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Re: [CSSWG] Minutes and Resolutions 2009-02-04: box-shadow and border-image

From: Brad Kemper <brad.kemper@gmail.com>
Date: Thu, 12 Feb 2009 13:52:30 -0800
Message-ID: <7e1f93760902121352m1d22a3edx1ea565a11a8cad28@mail.gmail.com>
To: robert@ocallahan.org
Cc: David Hyatt <hyatt@apple.com>, fantasai <fantasai.lists@inkedblade.net>, "Tab Atkins Jr." <jackalmage@gmail.com>, "www-style@w3.org" <www-style@w3.org>
On Thu, Feb 12, 2009 at 12:22 PM, Robert O'Callahan <robert@ocallahan.org>wrote:

> On Fri, Feb 13, 2009 at 8:43 AM, Brad Kemper <brad.kemper@gmail.com>wrote:
>> 1. How to deal with soft image edges, where there is variable opacity?
>> Currently, WebKit seems to clip shadows to the vector edge of the border
>> box, and not draw them behind areas of variable opacity (such as
>> backgrounds). It seems like for a raster image that was 50% opaque, it would
>> have draw the shadow behind the whole image at 50% of its normal opacity.
> That's the way to go. What you would do is construct a mask the size of the
> border-box whose alpha values in the border are the border-image's alpha
> values, and whose alpha values in the padding-box are 1. Then you apply blur
> to that mask (or not)

..and then clip out the padding-box from that, which ordinarily would not
have a shadow from the border cast onto it (or does this shadow still get
drawn behind the padding box?)...

> and draw the shadow color through the mask.
>> Or do you set some sort of threshold on images of varying opacity, and
>> just draw a hard inner edge at 50% and not draw shadows for any pixels more
>> transparent than that? Any of those choices may or may not be what the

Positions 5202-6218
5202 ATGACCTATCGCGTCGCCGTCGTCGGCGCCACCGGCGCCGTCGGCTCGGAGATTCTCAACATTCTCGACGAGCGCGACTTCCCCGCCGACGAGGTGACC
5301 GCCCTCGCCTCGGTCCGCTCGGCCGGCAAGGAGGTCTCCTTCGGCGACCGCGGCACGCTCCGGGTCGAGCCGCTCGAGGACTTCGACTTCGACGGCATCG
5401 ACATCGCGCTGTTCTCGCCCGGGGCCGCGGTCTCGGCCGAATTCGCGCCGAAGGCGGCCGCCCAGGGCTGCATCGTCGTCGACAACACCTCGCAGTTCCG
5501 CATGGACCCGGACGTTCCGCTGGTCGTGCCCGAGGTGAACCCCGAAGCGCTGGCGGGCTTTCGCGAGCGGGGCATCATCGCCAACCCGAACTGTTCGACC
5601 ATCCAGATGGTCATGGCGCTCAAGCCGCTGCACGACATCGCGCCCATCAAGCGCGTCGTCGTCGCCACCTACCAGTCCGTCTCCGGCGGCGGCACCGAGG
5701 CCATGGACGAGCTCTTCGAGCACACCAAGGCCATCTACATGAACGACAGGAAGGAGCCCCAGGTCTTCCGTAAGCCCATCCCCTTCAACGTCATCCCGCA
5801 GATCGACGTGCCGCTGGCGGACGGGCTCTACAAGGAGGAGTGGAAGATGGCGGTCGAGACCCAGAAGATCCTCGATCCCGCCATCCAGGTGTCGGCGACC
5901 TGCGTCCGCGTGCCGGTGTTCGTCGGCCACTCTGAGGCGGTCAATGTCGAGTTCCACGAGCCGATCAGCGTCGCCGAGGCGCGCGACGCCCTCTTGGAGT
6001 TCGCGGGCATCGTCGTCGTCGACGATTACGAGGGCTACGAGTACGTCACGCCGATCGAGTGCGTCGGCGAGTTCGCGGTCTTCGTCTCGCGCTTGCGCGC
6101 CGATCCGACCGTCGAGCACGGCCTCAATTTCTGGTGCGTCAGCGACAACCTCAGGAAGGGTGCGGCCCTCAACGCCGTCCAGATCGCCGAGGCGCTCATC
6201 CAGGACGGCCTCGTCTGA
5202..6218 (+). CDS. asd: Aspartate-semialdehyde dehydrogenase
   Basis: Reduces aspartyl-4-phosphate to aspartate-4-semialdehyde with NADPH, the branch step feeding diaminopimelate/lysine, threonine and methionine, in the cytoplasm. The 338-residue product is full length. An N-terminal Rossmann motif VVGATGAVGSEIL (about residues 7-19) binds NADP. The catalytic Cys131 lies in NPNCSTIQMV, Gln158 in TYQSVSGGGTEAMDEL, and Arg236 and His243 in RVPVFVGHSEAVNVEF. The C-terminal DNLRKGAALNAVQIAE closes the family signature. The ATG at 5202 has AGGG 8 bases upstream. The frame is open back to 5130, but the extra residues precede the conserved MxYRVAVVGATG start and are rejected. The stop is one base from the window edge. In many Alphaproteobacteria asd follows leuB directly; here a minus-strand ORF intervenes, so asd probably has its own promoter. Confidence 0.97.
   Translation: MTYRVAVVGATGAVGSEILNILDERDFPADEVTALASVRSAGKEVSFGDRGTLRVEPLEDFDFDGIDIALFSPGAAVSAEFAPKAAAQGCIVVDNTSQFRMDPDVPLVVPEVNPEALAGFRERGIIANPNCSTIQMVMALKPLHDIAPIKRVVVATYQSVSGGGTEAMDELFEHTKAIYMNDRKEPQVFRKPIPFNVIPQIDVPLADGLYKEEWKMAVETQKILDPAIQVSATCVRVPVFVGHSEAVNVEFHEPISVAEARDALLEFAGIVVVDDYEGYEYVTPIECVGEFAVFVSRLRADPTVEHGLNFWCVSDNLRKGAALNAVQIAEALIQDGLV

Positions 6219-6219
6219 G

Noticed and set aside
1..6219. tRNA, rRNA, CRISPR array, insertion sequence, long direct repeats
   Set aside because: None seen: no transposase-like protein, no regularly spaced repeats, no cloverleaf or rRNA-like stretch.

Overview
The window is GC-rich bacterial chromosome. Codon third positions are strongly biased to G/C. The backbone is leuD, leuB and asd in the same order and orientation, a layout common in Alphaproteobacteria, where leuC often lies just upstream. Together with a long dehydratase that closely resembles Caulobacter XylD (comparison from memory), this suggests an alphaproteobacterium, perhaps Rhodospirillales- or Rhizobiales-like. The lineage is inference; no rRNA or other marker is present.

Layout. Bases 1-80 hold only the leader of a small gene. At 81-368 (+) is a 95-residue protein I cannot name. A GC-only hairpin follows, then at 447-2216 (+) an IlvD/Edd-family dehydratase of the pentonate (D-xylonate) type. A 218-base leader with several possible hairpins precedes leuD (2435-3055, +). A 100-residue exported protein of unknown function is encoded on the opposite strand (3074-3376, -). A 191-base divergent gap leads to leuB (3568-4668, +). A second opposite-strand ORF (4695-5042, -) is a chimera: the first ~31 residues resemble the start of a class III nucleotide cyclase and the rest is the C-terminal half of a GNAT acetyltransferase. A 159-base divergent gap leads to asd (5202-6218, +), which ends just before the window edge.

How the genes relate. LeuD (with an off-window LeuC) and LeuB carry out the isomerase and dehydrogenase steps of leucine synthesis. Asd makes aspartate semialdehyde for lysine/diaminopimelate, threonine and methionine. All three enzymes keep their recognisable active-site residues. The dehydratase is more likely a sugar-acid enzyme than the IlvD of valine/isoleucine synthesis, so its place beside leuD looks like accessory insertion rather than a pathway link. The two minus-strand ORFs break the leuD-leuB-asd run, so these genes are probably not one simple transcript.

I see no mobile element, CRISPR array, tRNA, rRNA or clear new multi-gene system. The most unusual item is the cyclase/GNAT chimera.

>> author wants. Setting the shadow in the image himself provides more options.
> Obviously there will always be cases where the border-image/box-shadow
> combination won't produce the exact shadow pixels you want, but you can
> still hack those into the border-image; now your argument is restricted to a
> much smaller set of desired renderings *and* to users who aren't loading
> images *and* who nevertheless care about seeing a shadow.

I happen to think that having a good non-image fallback for shadows is a
good goal, and so is having a lot of artistic control over the shadows (as
you can from within an image editor). The solution I've described before
accomplishes those goals when considered independently or together, so it is
a good solution for both goals, and the best solution for just the
overlapping goals case.

I don't think it is that unusual to want to control whether or not a shadow
appears behind a translucent area, or only along the edges. Different images
would have different desired effects, and an image editor is an easy place
to set that.

> Using the border-image as the mask is a great idea. I think we should do
> that. Fairly easy for us to implement too.

It would be better than the way it is now, anyhow.

> Rob
> --
> "He was pierced for our transgressions, he was crushed for our iniquities;
> the punishment that brought us peace was upon him, and by his wounds we are
> healed. We all, like sheep, have gone astray, each of us has turned to his
> own way; and the LORD has laid on him the iniquity of us all." [Isaiah
> 53:5-6]
Received on Thursday, 12 February 2009 21:53:10 UTC

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